Eight Copy Glitches that Dry-Gulch Results
Most direct-response copywriters have learned the importance of presenting benefits instead of listing features. Many, however, commit less publicized sins of commission and omission, which can be equally harmful to response.
Here are eight copy glitches that dry-gulch results:
1. BEING TOO LOGICAL AND NEAT. It happens because writers forget that people respond with their hearts, not just with their heads. A direct mail package or print ad is not simply a linear sales presentation. When you try to sell with 100 percent logic, the resulting creative lacks the warmth and emotion that engages the reader. The concominant of neatness is lack of surprise. There is no love handle for the prospect to grab.
2. IGNORING ALTERNATIVES TO THE PRODUCT OR SERVICE. This sin arises when writers have not done the necessary homework. The result is a “generic” sell. The marketer doesn’t implicitly answer why his product is more beneficial than what the prospect is currently using. When alternatives are not discussed and convincingly dismissed, the prospect’s natural inertia blocks response and a sale.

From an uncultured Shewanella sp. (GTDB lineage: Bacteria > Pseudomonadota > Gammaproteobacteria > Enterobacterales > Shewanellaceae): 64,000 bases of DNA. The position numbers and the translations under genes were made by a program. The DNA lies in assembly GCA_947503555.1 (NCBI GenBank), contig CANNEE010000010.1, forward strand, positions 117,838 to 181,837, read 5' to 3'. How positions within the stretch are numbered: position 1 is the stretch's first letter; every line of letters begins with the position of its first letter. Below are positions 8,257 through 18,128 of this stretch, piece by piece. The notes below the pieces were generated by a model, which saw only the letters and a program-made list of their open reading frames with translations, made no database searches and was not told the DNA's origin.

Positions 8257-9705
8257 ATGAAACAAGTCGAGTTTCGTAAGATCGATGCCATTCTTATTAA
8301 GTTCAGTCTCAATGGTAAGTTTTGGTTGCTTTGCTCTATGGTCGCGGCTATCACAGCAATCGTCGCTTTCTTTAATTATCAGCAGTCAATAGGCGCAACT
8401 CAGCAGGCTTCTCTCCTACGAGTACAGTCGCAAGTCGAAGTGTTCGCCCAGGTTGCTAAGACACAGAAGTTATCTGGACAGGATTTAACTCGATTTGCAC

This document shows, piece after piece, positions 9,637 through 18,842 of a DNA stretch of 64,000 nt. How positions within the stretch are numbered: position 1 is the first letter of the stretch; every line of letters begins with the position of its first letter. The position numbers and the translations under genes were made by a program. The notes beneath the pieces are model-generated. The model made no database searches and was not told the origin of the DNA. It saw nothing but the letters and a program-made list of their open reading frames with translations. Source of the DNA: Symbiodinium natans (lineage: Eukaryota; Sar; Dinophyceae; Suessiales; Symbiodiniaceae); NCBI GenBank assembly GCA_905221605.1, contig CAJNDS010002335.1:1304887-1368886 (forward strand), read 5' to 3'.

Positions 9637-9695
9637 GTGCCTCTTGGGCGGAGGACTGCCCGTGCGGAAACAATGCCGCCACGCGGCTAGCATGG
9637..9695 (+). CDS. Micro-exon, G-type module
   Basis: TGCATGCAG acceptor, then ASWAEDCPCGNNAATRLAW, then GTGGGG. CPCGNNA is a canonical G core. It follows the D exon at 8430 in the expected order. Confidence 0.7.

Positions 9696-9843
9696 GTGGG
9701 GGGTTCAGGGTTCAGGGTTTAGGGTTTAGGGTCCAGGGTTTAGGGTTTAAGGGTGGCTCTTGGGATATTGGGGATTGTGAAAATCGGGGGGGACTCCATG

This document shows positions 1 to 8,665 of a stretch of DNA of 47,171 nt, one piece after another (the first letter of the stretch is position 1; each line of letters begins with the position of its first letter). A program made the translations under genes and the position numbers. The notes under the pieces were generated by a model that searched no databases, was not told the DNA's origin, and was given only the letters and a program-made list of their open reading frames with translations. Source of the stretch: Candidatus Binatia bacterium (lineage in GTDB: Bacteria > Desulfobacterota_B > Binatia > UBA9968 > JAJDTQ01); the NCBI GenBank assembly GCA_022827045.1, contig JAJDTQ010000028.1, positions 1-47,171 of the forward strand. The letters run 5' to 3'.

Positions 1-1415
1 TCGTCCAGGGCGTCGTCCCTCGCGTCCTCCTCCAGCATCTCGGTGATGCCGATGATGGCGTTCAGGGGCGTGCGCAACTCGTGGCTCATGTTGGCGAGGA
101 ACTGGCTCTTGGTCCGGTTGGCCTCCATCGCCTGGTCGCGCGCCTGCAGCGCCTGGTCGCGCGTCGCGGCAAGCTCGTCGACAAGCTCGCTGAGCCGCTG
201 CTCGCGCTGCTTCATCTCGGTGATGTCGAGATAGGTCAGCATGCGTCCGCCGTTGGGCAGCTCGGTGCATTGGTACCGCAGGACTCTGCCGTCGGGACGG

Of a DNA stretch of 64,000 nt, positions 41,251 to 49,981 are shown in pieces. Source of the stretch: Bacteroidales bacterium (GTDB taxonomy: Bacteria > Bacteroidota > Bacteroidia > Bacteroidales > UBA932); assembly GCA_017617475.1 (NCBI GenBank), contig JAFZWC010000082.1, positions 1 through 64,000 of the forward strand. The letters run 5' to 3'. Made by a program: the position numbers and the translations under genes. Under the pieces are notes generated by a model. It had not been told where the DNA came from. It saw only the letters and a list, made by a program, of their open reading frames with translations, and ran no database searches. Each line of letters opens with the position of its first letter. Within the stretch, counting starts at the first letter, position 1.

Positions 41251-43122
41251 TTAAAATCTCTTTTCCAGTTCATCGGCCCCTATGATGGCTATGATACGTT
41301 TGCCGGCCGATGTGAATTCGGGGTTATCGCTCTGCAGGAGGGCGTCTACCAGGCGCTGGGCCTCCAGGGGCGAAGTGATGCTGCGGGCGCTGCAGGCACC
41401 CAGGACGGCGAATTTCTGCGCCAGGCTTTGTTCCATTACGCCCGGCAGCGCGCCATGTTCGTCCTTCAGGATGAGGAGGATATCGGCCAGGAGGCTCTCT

3. OVERESTIMATING THE INTELLIGENCE OF YOUR AUDIENCE. Most copy gurus justifiably warn about underestimating intelligence. However, a misjudgment on the other side can be just as detrimental to results. Copy often begins “in medias res” -- without the background that allows readers to get up to speed. Prospects are so lost in technical gobbledygook that they don’t understand what is being sold, how it can help them, and how to get it.
4. OPERATING ON AN UNVARYING DECIBEL LEVEL. In a world of never-ending crescendos, direct-response copywriters must orchestrate carefully. Unmitigated blares of trumpets throughout direct mail packages or prints ad succeed only in getting prospects to install permanent ear plugs. Violins must be blended with trumpets, whispers with shouts, bold claims with quiet assurances. Commands and innuendo must be skillfully woven: too much command creates resistance; too much innuendo loses the prospect in the shadows.